The fate of the Commandos after the War was uncertain; there are varying accounts. The purported heads of the Creature Commandos were among the trophies on the wall of monster hunter, Nelson Strong (Swamp Thing #145). These exhibits are questionable since at least one member of the team, Velcoro, survived into the present as a vampire specialist and consultant of S.T.A.R. Labs. (Team Titans #17-19)
Eventually, though, they did return to Earth and to Project M, where they continued to serve as a special operations force. To keep pace with their aging physiology, "the Doctor" (Mazursky, who'd originally transformed them) continued to perform various body modifications. This effectively extends their lives, but at the cost of their humanity.
In time, the team members adopted code names (see table below). Project M continued to grow in size, and the originals came to form the main field team: M-Team Alpha. The Alpha team was also joined by new operatives. Presumably, Lt. Shrieve died or retired along the way (he was not biologically altered). In his place was Capt. Lucius Hunter, who in modern times was said to be 74 years old, and a recipient of similar body modifications. Hunter was part of the well-known battalion, the Hellcats (Our Fighting Forces #99). Aten is bound like a mummy and serves as a communications specialist. The Bogman was amphibian-like but injured when Gunner was awakened. And Gunner MacKay, who was part of the wartime duo "Gunner and Sarge." They died within minutes of one another after being gunned down by enemy troops (Losers Special #1). Gunner was subsequently retrieved and revived by the Doctor at Project M.
On a recent undercover investigation, Medusa spent five years learning that Earth's dimension was in danger of invasion by an alliance from Terra Arcana. This other-dimensional alliance was headed by Lord Saturna and included other conquerors, including: Hyathis of Alstair, (who was killed by) the Queen Bee III, Tazzala of Korrl; Sayvar, reptile lord of Llarr; Kraad of Kranaal; Simon Magus of Blackstaff; Xotar the Weapons Master; Kromm of Mosteel (killed by Saturna); and the Troll King (killed by Velcoro). (Creature Commandos #1)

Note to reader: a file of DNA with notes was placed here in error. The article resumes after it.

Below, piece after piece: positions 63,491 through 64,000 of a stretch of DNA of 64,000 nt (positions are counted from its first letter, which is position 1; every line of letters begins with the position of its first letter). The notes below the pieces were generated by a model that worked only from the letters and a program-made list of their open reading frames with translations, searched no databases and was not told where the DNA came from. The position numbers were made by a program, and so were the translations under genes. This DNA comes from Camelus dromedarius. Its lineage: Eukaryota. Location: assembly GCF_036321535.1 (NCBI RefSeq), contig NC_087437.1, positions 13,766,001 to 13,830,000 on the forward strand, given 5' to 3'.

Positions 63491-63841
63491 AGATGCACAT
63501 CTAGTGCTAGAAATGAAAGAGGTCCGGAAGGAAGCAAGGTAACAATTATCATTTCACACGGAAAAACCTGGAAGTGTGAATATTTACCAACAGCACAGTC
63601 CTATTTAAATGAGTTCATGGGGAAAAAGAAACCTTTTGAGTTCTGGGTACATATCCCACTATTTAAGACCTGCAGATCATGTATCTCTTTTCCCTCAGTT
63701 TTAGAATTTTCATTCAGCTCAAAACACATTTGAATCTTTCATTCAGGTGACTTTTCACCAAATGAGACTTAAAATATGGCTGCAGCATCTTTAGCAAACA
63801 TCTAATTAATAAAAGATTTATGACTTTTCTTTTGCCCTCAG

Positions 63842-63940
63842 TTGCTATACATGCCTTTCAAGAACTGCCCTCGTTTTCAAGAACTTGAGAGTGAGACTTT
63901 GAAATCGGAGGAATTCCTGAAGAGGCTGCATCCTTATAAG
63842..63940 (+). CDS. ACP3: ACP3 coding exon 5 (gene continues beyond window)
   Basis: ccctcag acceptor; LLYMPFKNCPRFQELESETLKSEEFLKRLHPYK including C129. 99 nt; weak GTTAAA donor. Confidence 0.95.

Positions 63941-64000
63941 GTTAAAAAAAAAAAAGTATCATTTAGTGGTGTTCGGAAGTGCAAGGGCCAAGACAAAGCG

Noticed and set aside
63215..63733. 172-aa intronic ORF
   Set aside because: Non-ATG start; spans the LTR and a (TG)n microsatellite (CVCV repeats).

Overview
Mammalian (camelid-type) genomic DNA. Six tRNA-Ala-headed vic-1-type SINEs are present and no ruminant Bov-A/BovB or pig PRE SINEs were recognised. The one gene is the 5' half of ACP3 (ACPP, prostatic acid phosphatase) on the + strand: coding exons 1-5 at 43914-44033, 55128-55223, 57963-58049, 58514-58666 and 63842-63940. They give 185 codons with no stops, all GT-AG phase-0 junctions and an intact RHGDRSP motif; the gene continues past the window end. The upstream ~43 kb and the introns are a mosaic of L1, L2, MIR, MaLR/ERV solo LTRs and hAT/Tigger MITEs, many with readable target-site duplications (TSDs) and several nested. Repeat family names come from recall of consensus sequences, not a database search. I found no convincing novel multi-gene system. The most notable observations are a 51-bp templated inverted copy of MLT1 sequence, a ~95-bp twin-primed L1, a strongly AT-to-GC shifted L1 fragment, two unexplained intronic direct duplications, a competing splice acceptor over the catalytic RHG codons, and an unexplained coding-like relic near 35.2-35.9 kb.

To conquer the one remaining dimension Earth's Saturna's alliance enlisted the help of one Mr. Murray, a representative of a powerful consortium on Earth. This group from Earth gave weapons and teleportation technology to the alliance in return for alien real estate. Tazzala and Magus soon betrayed Saturna, cutting their own deal with Murray. In the M-Team's raid on Terra Arcana, Velcoro and Gunner were captured by Claw, the Unconquered. (#5) Soon Claw was convinced to ally with them, and his people joined the battle against Saturna. (#6-7) In the end, Tazzala killed Saturna and was, herself, killed. Terra Arcana was then left in the hands of it's people. (#8)
The Creature Commandos mini-series is not billed as "Elseworlds," but the author Tim Truman describes the events as taking place "a second in the future." Various modifications were made to the team member's names and appearances. Truman renamed Velcro and Myrna as "Velcoro" and "Myrra."